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The Surprising Costs of Dying Without an Estate Plan

Blog Post
2 min read
senior woman looking at her bank statement.

While nobody enjoys pondering their own mortality, dodging the topic of estate planning could leave an unexpected mess for your loved ones to untangle. Without a properly drafted estate plan, which includes a will or trust and other legal documents, the fate of your hard-earned assets and precious belongings could be decided by a probate court. This may result in hefty fees that diminish your legacy. But that’s only the beginning of what could be a challenging time for those left behind.

Here are four more surprising costs of neglecting to put an estate plan in place.

1.     Unexpected Taxes

When you don't have an estate plan, you miss out on strategies to minimize the taxes your estate may need to pay to the federal government. Several states impose an inheritance tax on heirs who receive assets after you pass away. However, you can design a plan that helps ensure your estate and your heirs retain a larger portion of your assets instead of paying more in taxes. 

2.     Loss of Government Benefits

Needs-based government programs, like Supplemental Security Income (SSI), have strict asset limits. While often well-intentioned, providing an outright inheritance to heirs who receive government benefits could do more harm than good. Failing to set up a special needs trust could cause the beneficiary's assets to exceed the threshold, potentially disqualifying them from the benefits program.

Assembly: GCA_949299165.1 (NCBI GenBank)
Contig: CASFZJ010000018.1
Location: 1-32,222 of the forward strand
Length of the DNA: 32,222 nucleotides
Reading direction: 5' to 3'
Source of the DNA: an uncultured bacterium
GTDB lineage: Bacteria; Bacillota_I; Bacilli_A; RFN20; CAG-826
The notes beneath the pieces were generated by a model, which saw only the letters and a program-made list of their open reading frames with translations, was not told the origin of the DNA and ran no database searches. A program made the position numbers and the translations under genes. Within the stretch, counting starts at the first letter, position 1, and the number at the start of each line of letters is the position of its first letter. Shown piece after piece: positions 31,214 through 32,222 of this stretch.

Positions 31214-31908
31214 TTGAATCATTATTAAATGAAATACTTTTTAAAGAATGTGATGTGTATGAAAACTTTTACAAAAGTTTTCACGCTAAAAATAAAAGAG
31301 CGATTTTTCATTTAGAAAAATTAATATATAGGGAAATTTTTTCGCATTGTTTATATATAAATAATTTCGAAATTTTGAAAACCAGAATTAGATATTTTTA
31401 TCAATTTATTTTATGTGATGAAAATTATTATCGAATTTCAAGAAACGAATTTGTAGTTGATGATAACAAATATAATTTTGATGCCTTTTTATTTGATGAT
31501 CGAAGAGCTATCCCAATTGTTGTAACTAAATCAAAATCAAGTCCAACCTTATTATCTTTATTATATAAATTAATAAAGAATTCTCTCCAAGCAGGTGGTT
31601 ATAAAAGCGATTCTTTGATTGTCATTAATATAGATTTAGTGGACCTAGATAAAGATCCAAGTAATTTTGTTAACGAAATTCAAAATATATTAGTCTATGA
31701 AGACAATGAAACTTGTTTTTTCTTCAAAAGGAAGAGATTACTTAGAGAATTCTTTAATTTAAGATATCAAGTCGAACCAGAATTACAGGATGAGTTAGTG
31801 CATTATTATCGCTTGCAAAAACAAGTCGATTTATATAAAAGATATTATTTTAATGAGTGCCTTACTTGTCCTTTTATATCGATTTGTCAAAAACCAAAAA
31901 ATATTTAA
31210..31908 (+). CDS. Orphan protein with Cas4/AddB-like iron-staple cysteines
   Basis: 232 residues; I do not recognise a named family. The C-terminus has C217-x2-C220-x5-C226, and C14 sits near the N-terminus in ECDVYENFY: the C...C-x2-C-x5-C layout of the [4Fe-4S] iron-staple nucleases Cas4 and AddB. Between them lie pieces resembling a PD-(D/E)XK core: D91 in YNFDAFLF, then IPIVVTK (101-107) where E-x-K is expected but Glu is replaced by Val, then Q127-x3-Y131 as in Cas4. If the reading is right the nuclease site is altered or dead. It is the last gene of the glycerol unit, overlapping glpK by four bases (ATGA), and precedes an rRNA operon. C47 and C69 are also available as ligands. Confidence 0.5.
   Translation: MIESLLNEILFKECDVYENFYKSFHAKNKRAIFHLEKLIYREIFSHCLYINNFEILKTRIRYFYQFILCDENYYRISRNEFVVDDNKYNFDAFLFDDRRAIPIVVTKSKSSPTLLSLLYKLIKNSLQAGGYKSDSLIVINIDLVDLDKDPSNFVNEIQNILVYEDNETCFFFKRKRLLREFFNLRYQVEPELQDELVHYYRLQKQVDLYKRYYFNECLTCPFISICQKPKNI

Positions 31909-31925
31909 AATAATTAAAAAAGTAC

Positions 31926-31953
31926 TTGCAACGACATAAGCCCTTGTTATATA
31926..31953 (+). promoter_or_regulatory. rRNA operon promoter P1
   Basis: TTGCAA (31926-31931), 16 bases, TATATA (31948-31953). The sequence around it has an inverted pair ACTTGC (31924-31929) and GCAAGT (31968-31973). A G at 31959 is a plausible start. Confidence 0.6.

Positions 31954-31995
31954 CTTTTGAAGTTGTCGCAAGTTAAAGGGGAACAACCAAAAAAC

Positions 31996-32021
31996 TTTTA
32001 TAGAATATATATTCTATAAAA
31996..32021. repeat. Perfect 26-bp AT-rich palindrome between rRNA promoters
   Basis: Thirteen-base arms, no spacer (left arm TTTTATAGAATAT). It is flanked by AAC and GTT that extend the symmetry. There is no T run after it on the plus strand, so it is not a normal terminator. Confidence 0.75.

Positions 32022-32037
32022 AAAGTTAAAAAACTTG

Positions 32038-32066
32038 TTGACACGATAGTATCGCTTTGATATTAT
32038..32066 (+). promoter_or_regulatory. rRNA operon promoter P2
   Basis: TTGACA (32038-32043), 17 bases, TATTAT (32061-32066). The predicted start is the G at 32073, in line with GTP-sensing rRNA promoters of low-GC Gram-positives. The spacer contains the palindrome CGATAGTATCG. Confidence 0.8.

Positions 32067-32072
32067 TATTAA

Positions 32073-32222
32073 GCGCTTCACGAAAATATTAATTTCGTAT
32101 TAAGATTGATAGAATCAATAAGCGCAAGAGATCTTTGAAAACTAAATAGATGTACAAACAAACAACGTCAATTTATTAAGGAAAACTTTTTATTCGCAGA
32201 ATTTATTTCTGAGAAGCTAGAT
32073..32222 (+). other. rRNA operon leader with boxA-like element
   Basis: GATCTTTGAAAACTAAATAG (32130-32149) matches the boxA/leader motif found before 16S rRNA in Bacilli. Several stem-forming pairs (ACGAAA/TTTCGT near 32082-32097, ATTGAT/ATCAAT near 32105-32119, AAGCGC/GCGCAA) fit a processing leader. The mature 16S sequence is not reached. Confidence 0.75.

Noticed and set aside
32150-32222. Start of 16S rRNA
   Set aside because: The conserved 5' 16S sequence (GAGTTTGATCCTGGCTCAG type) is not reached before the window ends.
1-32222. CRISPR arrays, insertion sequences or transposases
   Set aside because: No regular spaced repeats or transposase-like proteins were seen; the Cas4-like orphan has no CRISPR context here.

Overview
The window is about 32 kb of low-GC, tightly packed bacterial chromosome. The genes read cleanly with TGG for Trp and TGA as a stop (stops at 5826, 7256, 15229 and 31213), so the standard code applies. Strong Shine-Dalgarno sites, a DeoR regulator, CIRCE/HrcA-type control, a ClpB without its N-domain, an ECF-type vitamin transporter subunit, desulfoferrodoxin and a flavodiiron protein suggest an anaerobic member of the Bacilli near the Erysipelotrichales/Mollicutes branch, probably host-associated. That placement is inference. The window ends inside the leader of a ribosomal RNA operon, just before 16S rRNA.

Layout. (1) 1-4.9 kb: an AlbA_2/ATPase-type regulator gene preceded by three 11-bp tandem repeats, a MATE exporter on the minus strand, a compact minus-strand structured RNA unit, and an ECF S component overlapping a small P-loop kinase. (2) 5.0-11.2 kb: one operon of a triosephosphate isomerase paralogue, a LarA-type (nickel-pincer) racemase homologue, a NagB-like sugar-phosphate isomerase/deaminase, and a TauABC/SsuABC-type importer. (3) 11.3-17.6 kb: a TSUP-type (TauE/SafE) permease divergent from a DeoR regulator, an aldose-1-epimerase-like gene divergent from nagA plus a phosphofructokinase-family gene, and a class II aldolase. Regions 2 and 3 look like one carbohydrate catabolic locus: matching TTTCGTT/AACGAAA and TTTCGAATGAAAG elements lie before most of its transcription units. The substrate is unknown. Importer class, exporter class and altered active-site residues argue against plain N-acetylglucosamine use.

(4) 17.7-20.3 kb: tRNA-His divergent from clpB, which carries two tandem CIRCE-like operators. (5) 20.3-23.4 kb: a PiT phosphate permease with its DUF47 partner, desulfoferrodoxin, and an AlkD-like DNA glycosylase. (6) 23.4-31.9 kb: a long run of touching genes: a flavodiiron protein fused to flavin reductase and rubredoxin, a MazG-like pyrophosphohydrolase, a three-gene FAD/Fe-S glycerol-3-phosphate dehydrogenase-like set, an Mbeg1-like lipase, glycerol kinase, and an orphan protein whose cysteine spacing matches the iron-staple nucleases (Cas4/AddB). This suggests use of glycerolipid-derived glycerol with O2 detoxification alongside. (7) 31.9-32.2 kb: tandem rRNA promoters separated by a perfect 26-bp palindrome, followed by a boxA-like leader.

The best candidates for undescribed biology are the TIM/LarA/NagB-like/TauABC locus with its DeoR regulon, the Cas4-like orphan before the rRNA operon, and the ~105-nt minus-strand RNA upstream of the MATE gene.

3.     Unnecessary Legal Expenses

If you’re a single parent with minor children and you pass away without an estate plan, the court might step in to appoint a legal guardian to oversee their inheritance. The associated court costs can significantly reduce the inheritance meant for your children. Save time and money by creating an estate plan that names a guardian for your minor children and includes a trust to manage their assets.

4.     Family Conflict

Without a will or estate plan, family members may have differing opinions on who should receive what assets, leading to intense disagreements, resentment, and even costly legal battles. Family conflicts over asset distribution not only strain relationships but could drain financial resources for the intended beneficiaries.

For example, if a parent passes away without a will, their adult children may disagree on who should inherit the family home. One child might believe they should receive it due to an emotional attachment, while another believes it should be sold and the proceeds divided equally – a situation that could have been avoided with a clear estate plan.

Learn more about how to ensure your family is financially taken care of after you pass away when you download The Survivor’s Guide to Account Settlement. This survivor’s guide could help you in drafting a comprehensive estate plan.